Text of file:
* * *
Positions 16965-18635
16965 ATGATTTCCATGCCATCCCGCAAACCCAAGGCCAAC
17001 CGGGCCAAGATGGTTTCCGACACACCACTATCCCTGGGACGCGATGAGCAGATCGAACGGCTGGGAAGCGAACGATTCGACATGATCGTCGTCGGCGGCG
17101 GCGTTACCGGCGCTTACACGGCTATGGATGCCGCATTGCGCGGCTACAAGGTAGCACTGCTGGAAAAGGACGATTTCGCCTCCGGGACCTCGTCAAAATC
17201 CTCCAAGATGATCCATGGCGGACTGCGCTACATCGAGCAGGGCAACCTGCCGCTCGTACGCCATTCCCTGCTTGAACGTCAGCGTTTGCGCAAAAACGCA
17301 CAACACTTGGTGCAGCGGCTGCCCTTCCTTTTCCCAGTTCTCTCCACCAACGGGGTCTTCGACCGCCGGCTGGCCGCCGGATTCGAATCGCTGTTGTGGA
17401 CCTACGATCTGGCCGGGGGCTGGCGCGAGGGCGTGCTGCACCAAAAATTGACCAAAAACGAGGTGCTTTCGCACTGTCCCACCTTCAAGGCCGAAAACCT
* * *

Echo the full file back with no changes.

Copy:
Positions 16965-18635
16965 ATGATTTCCATGCCATCCCGCAAACCCAAGGCCAAC
17001 CGGGCCAAGATGGTTTCCGACACACCACTATCCCTGGGACGCGATGAGCAGATCGAACGGCTGGGAAGCGAACGATTCGACATGATCGTCGTCGGCGGCG
17101 GCGTTACCGGCGCTTACACGGCTATGGATGCCGCATTGCGCGGCTACAAGGTAGCACTGCTGGAAAAGGACGATTTCGCCTCCGGGACCTCGTCAAAATC
17201 CTCCAAGATGATCCATGGCGGACTGCGCTACATCGAGCAGGGCAACCTGCCGCTCGTACGCCATTCCCTGCTTGAACGTCAGCGTTTGCGCAAAAACGCA
17301 CAACACTTGGTGCAGCGGCTGCCCTTCCTTTTCCCAGTTCTCTCCACCAACGGGGTCTTCGACCGCCGGCTGGCCGCCGGATTCGAATCGCTGTTGTGGA
17401 CCTACGATCTGGCCGGGGGCTGGCGCGAGGGCGTGCTGCACCAAAAATTGACCAAAAACGAGGTGCTTTCGCACTGTCCCACCTTCAAGGCCGAAAACCT